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Environmental & Resource Protection
Archaeological Resources

Archaeological sites are among the most fragile, nonrenewable resources in California. Detailed study of archaeological sites is the only method of gaining knowledge and understanding of prehistoric cultures. In addition, many of the sites and the artifacts and remains in them are a sacred part of the heritage, religion, and culture of the Native American community.

In California, various laws and regulations require the development of property to be accompanied by a rational and respectful concern for the protection of cultural resources. This concern should be incorporated into the procedures through which the property is developed. There are several important concepts and methods to remember when developing property, be it for a single family residence, a subdivision, or construction of an industrial complex:

  1. Some areas are more likely than others to contain resources.

    Level to gently rolling areas near the coast or along water courses are more likely to contain archaeological sites. However, because humans have occupied Santa Cruz County for at least 9,000 years, dramatic changes in landforms may have occurred and archaeological sites may be found elsewhere.

  2. An archaeological site will not prevent development.

    The identification of an archaeological or historic site on a property does not mean that development cannot occur. It usually does mean that certain mitigation measures, such as relocating building areas away from the site or bringing in additional fill material, must be implemented for successful completion of the development.

  3. Archeological sites should be identified as early as possible.

    It is best to identify potential archaeological sites for a project as early as possible in the planning process. Early identification of a site is advantageous to the applicant because mitigation measures can be built into the project proposal.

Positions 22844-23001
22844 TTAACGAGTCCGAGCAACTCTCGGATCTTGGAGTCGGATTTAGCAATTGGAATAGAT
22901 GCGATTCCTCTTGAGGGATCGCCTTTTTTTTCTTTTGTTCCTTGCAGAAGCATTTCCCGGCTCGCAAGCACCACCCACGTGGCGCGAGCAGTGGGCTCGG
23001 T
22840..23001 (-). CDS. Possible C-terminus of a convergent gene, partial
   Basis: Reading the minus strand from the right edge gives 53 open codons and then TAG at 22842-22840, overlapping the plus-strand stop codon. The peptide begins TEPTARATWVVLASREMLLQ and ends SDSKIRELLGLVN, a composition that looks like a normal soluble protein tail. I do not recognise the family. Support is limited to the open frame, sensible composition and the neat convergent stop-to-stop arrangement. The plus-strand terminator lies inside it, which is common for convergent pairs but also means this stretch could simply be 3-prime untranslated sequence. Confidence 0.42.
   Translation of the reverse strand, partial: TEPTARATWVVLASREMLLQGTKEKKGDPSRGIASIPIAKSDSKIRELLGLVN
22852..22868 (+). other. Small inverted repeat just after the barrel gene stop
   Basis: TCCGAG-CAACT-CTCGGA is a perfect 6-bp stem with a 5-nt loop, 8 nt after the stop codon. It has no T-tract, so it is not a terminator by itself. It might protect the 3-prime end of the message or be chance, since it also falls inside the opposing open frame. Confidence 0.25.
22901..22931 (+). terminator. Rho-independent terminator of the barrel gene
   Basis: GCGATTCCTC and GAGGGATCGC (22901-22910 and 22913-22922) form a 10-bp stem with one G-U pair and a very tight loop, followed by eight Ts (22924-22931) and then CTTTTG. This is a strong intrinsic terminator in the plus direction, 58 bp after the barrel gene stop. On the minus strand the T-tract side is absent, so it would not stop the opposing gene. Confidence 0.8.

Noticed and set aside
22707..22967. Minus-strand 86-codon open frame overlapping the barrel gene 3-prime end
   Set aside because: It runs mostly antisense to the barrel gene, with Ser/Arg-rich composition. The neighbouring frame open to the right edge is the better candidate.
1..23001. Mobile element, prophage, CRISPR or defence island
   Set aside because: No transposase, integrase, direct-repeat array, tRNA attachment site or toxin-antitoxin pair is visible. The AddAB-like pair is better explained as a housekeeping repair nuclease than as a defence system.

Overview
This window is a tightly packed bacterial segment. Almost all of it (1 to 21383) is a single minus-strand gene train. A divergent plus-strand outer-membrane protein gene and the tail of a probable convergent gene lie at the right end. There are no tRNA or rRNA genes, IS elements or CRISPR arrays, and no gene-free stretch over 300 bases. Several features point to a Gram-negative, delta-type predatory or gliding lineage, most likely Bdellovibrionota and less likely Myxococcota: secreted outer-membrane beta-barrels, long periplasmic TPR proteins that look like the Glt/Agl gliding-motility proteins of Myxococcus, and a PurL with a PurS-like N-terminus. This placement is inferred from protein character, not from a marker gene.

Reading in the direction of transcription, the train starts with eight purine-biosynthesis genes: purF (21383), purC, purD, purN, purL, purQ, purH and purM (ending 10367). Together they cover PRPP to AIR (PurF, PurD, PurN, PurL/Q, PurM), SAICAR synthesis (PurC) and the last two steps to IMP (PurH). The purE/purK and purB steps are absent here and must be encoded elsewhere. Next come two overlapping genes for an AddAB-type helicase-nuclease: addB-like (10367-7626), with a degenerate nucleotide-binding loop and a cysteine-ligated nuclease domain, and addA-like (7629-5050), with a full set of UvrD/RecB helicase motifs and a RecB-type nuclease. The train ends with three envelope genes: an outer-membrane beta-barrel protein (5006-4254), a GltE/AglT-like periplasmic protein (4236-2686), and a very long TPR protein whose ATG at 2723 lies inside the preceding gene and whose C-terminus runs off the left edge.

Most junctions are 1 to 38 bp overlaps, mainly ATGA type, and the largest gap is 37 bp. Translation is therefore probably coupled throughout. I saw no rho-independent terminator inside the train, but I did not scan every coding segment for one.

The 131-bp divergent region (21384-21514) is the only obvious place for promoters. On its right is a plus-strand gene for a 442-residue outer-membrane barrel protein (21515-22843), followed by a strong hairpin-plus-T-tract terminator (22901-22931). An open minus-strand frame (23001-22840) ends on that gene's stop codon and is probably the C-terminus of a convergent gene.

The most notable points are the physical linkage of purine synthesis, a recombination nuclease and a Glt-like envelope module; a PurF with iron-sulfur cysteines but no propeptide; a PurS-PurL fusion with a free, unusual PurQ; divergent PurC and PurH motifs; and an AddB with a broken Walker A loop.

4. If a site is discovered during work, stop immediately.

    The Planning Department staff will work with all parties concerned to mitigate impacts upon the archaeological site in an expeditious and effective manner. It is important to note that failure to cease work on the project or attempting to hide the find is in violation of Section 16.40 of the County Code and possibly state criminal law. Such actions could result in a long-term delay of your project, fines and costly detailed studies of the site to be paid for by the applicant.

  5. Archaeological reports.

    If an archaeological report is required for your project, contact an archaeologist to prepare a report to be sumitted to the Planning Department. The Planning Department maintains a list of archaeological consultants with whom the County has had experience and accepts as qualified. A copy of the list is available on the County website here. If you wish to use an archaeologist other than one on the list, please contact the Planning Department for approval before initiation of the survey.

  6. Discovery of human remains.

    The County Code Section 16.40.040, and California Public Resources Code (section 5097.98) and Health and Safety Code (section 7050.5) address the discovery and disposition of human remains. In the event of discovery or recognition of any human remains in any location other than a dedicated cemetery, the law requires that no further excavation or disturbance of the site, or any nearby area where human remains may be located, occur until:

    1. The Sheriff-Coroner and Planning Director have been notified.
    2. If the Coroner determines that the remains are not of recent origin, a full archeological report shall be prepared and representatives of the local Native California Indian group shall be contacted.
    3. Disturbance shall not resume until the significance of the archeological resource is determined and appropriate mitigations to preserve the resource on the site are established.

    It is important to note that California law prohibits disinterring, disturbing, or removing human remains from any location other than a dedicated cemetery without first complying with the above provisions. Desecration of a Native American burial in California is a crime.